Cannabis has been used to treat pain for thousands of years. However, since the early part of the 20th century, laws restricting cannabis use have limited its evaluation using modern scientific criteria. Ove the last decade, the situation has started to change because of the increased availability of cannabis in the United States for either medical or recreational purposes, making it important to provide the public with accurate information as to the effectiveness of the drug for joint pain among other indications.
The major psychotropic component of cannabis is deta9-terahydrocannabinol (THC), one of some 120 naturally occurring phytocannabinoids. Cannabidiol (CBD) is another molecule found in herbal cannabis in large amounts. Although CBD does not produce3 psychotropic effects, it has been shown to produce a variety of pharmacological effects. Hence, the overall effects of herbal cannabis represent the collective activity of THC, CBD and a number of minor components.
The action of THC is mediated by two major G-protein coupled receptors, cannabinoid receptor type 1 (CB1) and CB2, and recent work has suggested that other targets may also exist. Arachidonic acid derived endocannabinoids are the normal physiological activators of the two cannabinoid receptors.
Natural phytocannabinoids and synthetic derivatives have produced clear activity in a variety of models of joint pain in animals. These effects are the result of both inhibition of pain pathway signaling (mostly CB1) and anti-inflammatory effects (mostly CB2).
There are also numerous anecdotal reports of the effectiveness of smoking cannabis for joint pain. Indeed, it is the largest medical request for use of the drug. However, these reports generally do not extend to regulated clinical trials for rheumatic diseases. Nevertheless, the preclinical and human data that do exist indicate that the use of cannabis should be taken seriously as a potential treatment of joint pain.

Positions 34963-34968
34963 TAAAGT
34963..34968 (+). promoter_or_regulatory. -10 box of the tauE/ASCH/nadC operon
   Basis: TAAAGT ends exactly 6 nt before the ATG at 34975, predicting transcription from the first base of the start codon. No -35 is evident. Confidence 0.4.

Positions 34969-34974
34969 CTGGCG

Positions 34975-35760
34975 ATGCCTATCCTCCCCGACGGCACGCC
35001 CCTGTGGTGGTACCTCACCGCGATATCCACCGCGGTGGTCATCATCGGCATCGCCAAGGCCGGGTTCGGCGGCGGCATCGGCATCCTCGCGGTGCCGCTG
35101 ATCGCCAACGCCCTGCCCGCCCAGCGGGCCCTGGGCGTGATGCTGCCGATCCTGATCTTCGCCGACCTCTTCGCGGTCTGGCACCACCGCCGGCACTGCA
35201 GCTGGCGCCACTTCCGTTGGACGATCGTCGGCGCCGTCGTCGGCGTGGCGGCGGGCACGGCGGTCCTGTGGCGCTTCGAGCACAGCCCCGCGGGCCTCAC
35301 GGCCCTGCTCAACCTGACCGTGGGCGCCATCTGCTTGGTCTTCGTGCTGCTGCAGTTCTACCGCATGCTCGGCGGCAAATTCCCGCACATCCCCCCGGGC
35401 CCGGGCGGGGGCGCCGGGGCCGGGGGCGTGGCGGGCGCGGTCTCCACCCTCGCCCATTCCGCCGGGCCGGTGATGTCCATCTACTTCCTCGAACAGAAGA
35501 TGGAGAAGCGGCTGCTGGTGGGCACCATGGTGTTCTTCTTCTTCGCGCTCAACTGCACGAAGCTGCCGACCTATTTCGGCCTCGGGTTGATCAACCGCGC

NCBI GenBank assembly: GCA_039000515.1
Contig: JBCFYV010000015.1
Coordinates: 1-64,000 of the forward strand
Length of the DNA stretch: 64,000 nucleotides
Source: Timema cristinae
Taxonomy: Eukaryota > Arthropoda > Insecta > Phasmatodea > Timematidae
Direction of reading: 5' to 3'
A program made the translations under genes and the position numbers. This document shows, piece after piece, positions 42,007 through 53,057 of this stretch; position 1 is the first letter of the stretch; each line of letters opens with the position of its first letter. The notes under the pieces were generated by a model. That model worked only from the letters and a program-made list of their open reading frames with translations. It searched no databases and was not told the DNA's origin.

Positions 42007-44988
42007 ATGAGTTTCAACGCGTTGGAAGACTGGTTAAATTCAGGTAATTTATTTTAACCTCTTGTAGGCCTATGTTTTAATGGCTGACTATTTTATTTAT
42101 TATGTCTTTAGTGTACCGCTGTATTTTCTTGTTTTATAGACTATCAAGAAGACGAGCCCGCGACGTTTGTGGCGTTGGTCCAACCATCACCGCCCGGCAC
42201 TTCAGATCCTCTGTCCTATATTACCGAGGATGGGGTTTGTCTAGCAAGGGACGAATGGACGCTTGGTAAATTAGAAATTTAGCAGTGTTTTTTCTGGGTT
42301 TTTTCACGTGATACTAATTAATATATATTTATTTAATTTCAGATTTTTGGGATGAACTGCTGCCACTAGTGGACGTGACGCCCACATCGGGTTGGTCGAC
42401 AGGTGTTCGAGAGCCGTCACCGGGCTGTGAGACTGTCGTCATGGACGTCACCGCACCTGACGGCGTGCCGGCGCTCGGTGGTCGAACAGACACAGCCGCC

This is the abstract from an article published in Clinical Experimental Rheumatology, 2017 Sep-Oct. The full text is available from PubMed.
CBD oil for both topical and oral use has become very popular over the course of the past year. Several of my patients report antidotal benefit from joint pain so I wanted to review the chemistry, seeking to add CBD to my test kit.
Arachidonic acid is an inflammatory precursor to the prostaglandin, leukotriene, and cytokine pathways. This means that CBD can be used in place of conventional NSAIDs like Aleve and Advil or more natural supplements like Turmeric and fish oil. Additionally, it might also be effective in the treatment of autoimmune disease like RA, Hashimoto’s thyroiditis and MS. Based on the CB2 pathway, I have added CBD to my QA protocol in step five.
The CB1 pathway, reducing pain signaling is a little more complex. CBD may be evaluated when testing for neuropathy, much as I do with St. John’s Wort and inositol.
The Bottom Line:
CBD has significant potential in reducing pain and inflammation from a variety of health issues, most notably musculoskeletal. I just hope that the stigma attached to this herb by the government is eventually lifted as the research builds to support its’ value.
Source: Pub Med September 2017